Children in America have largely lost nature and wilderness. Their knowledge of it, their connection to it, their love of it.
Louv passionately pleads that immersion in God's creation is not just a "nice thing" for our children, but something vital for their physical, mental, emotional, and spiritual development. He goes so far as to give society's current state a name-- "nature-deficit disorder."
So, is this just one more idea, one more book, or is this something real?
I agree with Louv. I think both Scripture and experience tell us that God constructed both our bodies and our souls to exist in the rich, beautiful world that he created. God intended for us to be blessed, as Louv would put it, "biologically, cognitively, and spiritually--through positive physical connection to nature." That "time in nature is not leisure time; it's an essential investment in our children's health."
This is not some flower-child nature worship-- it's just an honest realization of how God made us. We were not made to be holed up in caves of wood and concrete and steel; we were made to live in God's creation. Louv says "in our bones we need the natural curves of hills, the scent of chaparral, the whisper of pines, the possibility of wildness."
His conclusion? Alienation from God's creation, just as alienation from the God Who made it, has deleterious effects on our body and soul. As Louv quotes Luther Standing Bear, "Man's heart, away from nature, becomes hard."
His solution? A realization of the importance of living in nature, and then a restoration of that life, both on a personal level, a community level, and a societal level, both in practical steps for today and visionary plans for the future.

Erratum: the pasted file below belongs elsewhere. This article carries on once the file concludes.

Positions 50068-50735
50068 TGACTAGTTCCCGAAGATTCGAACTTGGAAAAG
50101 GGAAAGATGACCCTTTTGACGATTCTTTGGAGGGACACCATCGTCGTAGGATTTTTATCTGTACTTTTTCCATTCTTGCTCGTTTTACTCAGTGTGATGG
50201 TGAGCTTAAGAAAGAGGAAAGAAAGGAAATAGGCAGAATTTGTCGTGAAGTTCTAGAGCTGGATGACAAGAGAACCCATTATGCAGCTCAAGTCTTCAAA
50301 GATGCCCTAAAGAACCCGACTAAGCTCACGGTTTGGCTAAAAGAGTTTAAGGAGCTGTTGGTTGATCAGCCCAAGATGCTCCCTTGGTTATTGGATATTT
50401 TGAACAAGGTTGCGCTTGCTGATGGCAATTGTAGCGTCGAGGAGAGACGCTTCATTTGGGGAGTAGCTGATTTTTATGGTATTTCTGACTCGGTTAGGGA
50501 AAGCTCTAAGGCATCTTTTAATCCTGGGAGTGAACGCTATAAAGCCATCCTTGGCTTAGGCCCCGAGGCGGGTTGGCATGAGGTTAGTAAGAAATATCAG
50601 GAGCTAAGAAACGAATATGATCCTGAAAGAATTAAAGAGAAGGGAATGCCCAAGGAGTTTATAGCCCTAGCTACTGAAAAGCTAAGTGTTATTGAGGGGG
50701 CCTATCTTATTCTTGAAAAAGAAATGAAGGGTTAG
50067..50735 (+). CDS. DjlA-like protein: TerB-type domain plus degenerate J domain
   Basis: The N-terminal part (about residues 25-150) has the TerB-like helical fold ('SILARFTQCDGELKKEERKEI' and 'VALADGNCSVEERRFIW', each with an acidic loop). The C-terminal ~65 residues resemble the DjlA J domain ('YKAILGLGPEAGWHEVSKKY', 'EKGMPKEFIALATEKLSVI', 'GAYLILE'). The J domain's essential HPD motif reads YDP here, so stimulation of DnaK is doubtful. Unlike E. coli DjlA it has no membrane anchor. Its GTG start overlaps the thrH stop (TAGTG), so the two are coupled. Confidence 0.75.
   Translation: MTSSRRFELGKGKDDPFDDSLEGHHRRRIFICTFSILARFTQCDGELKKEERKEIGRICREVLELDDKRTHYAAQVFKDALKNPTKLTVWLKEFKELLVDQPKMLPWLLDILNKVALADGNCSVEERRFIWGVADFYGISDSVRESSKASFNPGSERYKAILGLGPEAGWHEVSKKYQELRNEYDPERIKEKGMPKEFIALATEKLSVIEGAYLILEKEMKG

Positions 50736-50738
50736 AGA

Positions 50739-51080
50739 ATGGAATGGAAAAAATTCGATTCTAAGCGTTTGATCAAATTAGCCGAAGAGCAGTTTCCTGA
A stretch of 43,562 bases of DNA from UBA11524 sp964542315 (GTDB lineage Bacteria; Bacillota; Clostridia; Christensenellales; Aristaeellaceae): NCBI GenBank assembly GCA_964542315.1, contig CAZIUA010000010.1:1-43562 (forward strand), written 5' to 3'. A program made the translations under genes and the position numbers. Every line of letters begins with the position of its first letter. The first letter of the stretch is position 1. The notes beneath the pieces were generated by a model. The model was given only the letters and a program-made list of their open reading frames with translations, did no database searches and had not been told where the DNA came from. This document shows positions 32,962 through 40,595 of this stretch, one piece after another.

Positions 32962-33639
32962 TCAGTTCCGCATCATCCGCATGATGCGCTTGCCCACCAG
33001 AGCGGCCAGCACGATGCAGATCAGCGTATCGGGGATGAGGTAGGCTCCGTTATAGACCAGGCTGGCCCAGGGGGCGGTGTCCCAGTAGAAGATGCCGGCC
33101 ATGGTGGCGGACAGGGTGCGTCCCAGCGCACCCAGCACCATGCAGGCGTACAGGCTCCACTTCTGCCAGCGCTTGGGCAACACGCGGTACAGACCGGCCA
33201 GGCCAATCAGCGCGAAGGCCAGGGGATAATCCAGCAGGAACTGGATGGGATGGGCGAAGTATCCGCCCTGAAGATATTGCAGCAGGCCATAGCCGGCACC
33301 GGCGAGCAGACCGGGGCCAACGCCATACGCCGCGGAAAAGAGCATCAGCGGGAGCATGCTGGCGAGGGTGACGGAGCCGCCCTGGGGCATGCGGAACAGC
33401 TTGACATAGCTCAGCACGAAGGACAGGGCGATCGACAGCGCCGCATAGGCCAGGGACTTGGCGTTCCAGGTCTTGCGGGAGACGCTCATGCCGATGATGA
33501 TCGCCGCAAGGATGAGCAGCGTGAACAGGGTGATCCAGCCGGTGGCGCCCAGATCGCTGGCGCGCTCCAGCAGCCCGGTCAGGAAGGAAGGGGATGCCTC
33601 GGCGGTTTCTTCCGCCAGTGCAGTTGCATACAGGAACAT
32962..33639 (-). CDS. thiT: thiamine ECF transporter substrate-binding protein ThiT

I loved this book. I loved the careful thought that went into it. I loved all the peppery quotes, like "In our family, there was no clear line between religion and fly fishing" (author Norman Maclean referring about his father, a Presbyterian pastor) and "God communicates to us (nowhere) with such texture and forcefulness in detail and grace and joy, as through creation...this is what connects humanity, this is what we have in common. It's not the internet, it's the oceans." (Robert F. Kennedy, Jr.).
I loved what this book did to my soul, turning it to God's creation and its importance for both my children and me. I loved how it encouraged me to more actively involve my kids in contact with and appreciation of God's creation.
So what about the spiritual content? Louv writes very broadly and generically about spirituality, interviewing many people from many religious views. The whole area of our relationship with God's creation has long been primarily, if not exclusively, the domain of "liberals" and people far from a conservative Christian viewpoint. It is sad that in the book he could find no voice from a reformed theological tradition that could have forcefully and articulately praised his ideas while grounding them solidly in a Biblical worldview. I see some seeds of change within evangelical Christianity regarding a right view and right embracing of God's gift of His creation. Hopefully readers of this book can plant some of those seeds in their own lives and in the lives of others in their spheres of influence.
Richard Louv's term, "nature-deficit disorder," is timely.
Richard Louv's book is a welcome reminder. It is a call. We must heed the call, and integrate the lessons into our education curriculum.